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Florida Jury Duty/ Court Appearance: What you need to know

On the summons employees receive for jury duty is a tear-off section, Employer's Copy, which gives the specific date of the summons. Employees are instructed to submit this section to their employer 5 days before the date of the summons.
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Postponement of service. A prospective juror may request orally or in writing that the date of service be postponed to a date not to exceed 6 months from the original date.
Exemptions from jury duty. Judges, law enforcement officers, and pregnant women are excused from jury duty. A person may be excused from jury service by showing the service would cause hardship, extreme inconvenience, or public necessity.
Jury duty. An employer is prohibited from discharging or threatening to discharge any employee because of the length or nature of the employee's service on a grand or petit jury in the state of Florida. Violators may be found in contempt of court. In addition, any violation of this prohibition entitles the employee to sue the employer for compensatory and punitive damages and attorney's fees (FL Stat. Sec. 40.271).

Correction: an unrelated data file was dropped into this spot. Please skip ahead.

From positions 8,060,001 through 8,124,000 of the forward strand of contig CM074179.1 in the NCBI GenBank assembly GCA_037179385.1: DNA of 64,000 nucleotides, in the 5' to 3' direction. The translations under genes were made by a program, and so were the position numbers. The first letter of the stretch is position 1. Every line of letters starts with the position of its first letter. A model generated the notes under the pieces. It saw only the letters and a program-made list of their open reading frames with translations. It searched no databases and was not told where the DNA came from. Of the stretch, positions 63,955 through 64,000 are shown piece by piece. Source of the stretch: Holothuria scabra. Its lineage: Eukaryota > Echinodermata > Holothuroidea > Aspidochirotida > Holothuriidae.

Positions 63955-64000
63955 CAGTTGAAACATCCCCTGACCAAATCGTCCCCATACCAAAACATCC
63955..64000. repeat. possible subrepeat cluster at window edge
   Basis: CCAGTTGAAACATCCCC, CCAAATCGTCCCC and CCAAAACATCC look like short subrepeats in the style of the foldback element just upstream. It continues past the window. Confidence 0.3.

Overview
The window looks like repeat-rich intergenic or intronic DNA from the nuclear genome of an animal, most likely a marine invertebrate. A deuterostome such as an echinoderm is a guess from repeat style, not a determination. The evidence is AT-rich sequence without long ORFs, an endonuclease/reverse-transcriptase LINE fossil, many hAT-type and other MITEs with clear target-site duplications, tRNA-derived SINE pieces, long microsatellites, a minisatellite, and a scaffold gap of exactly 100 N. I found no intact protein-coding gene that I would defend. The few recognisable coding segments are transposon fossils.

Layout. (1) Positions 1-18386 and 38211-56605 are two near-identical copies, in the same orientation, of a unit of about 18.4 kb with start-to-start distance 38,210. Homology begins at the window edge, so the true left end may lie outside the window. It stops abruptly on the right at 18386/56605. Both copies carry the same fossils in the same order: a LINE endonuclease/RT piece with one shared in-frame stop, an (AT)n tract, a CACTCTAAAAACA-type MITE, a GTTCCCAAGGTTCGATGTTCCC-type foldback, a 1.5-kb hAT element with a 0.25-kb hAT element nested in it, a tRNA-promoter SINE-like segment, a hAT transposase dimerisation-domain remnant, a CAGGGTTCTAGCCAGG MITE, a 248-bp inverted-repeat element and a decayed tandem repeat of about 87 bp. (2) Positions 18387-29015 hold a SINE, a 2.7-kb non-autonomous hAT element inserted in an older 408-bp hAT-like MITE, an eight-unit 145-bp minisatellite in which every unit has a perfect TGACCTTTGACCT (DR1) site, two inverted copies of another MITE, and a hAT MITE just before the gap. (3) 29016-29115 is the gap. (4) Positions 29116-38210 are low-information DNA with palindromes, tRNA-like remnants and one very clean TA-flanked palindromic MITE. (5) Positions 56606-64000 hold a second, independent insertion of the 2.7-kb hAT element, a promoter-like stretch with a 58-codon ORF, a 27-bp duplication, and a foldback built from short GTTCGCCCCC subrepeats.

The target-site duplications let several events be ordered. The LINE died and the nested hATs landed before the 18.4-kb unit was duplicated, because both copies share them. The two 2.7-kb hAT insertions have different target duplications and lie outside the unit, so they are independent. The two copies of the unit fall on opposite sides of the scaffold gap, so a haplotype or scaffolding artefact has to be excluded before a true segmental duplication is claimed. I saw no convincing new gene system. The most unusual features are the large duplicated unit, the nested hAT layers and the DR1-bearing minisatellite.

Court appearance. An employee who is subpoenaed to testify in a judicial proceeding may not be discharged from employment because he or she is absent from work to testify or because of the nature of the testimony. An employer that violates this provision may be ordered to pay attorney's fees and damages, including punitive damages (FL Stat. Sec. 92.57).
Court appearance due to domestic violence or sexual violence. Employers of 50 or more employees must permit employees of 3 months' duration who are victims of domestic or sexual violence to take up to 3 days of leave in any 12-month period in order to attend and prepare for court-related proceedings ...

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  • FLSA Coverage: How FLSA regulations apply to all employers and any specific exemptions from the overtime requirements
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  • Deductions from Pay: Deducting for violations, disciplinary reasons, sick leave, or personal leave

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